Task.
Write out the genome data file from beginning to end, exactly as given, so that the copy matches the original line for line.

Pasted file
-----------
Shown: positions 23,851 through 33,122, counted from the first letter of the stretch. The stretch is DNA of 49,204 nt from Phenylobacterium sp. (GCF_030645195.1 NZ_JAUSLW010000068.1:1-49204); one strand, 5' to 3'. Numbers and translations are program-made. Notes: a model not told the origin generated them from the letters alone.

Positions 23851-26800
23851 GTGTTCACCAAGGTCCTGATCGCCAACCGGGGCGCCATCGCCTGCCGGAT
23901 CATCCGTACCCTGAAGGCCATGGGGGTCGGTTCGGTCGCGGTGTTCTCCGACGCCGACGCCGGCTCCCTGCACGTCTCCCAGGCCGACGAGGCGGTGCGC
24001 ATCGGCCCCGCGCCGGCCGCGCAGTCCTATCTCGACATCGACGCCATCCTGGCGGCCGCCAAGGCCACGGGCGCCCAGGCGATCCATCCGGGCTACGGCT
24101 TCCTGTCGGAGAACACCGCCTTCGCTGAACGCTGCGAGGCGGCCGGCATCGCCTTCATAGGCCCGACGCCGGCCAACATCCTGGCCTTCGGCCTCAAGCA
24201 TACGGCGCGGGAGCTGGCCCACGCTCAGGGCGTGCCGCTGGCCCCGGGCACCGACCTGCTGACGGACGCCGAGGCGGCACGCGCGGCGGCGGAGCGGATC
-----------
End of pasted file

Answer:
Shown: positions 23,851 through 33,122, counted from the first letter of the stretch. The stretch is DNA of 49,204 nt from Phenylobacterium sp. (GCF_030645195.1 NZ_JAUSLW010000068.1:1-49204); one strand, 5' to 3'. Numbers and translations are program-made. Notes: a model not told the origin generated them from the letters alone.

Positions 23851-26800
23851 GTGTTCACCAAGGTCCTGATCGCCAACCGGGGCGCCATCGCCTGCCGGAT
23901 CATCCGTACCCTGAAGGCCATGGGGGTCGGTTCGGTCGCGGTGTTCTCCGACGCCGACGCCGGCTCCCTGCACGTCTCCCAGGCCGACGAGGCGGTGCGC
24001 ATCGGCCCCGCGCCGGCCGCGCAGTCCTATCTCGACATCGACGCCATCCTGGCGGCCGCCAAGGCCACGGGCGCCCAGGCGATCCATCCGGGCTACGGCT
24101 TCCTGTCGGAGAACACCGCCTTCGCTGAACGCTGCGAGGCGGCCGGCATCGCCTTCATAGGCCCGACGCCGGCCAACATCCTGGCCTTCGGCCTCAAGCA
24201 TACGGCGCGGGAGCTGGCCCACGCTCAGGGCGTGCCGCTGGCCCCGGGCACCGACCTGCTGACGGACGCCGAGGCGGCACGCGCGGCGGCGGAGCGGATC